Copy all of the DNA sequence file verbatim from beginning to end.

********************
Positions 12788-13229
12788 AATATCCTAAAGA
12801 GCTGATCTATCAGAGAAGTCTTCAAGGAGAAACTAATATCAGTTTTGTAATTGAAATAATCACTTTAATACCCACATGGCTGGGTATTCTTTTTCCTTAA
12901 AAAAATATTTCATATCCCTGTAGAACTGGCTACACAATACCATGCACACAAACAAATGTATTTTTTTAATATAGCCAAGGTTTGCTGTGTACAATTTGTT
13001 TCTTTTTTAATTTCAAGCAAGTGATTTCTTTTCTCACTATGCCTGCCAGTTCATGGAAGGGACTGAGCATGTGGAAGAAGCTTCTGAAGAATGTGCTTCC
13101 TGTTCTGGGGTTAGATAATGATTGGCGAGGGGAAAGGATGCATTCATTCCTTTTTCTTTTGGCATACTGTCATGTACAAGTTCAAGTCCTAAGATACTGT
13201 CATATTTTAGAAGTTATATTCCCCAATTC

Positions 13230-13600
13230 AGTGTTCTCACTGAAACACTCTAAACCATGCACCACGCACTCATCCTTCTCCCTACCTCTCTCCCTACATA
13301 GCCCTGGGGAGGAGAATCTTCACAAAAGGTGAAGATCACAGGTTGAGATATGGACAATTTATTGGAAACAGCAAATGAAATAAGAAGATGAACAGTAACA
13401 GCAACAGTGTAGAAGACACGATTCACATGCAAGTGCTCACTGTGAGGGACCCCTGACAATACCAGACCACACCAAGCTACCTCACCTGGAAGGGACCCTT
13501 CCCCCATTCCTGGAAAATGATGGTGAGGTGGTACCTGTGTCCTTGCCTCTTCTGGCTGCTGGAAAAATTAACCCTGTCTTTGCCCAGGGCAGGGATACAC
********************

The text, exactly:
Positions 12788-13229
12788 AATATCCTAAAGA
12801 GCTGATCTATCAGAGAAGTCTTCAAGGAGAAACTAATATCAGTTTTGTAATTGAAATAATCACTTTAATACCCACATGGCTGGGTATTCTTTTTCCTTAA
12901 AAAAATATTTCATATCCCTGTAGAACTGGCTACACAATACCATGCACACAAACAAATGTATTTTTTTAATATAGCCAAGGTTTGCTGTGTACAATTTGTT
13001 TCTTTTTTAATTTCAAGCAAGTGATTTCTTTTCTCACTATGCCTGCCAGTTCATGGAAGGGACTGAGCATGTGGAAGAAGCTTCTGAAGAATGTGCTTCC
13101 TGTTCTGGGGTTAGATAATGATTGGCGAGGGGAAAGGATGCATTCATTCCTTTTTCTTTTGGCATACTGTCATGTACAAGTTCAAGTCCTAAGATACTGT
13201 CATATTTTAGAAGTTATATTCCCCAATTC

Positions 13230-13600
13230 AGTGTTCTCACTGAAACACTCTAAACCATGCACCACGCACTCATCCTTCTCCCTACCTCTCTCCCTACATA
13301 GCCCTGGGGAGGAGAATCTTCACAAAAGGTGAAGATCACAGGTTGAGATATGGACAATTTATTGGAAACAGCAAATGAAATAAGAAGATGAACAGTAACA
13401 GCAACAGTGTAGAAGACACGATTCACATGCAAGTGCTCACTGTGAGGGACCCCTGACAATACCAGACCACACCAAGCTACCTCACCTGGAAGGGACCCTT
13501 CCCCCATTCCTGGAAAATGATGGTGAGGTGGTACCTGTGTCCTTGCCTCTTCTGGCTGCTGGAAAAATTAACCCTGTCTTTGCCCAGGGCAGGGATACAC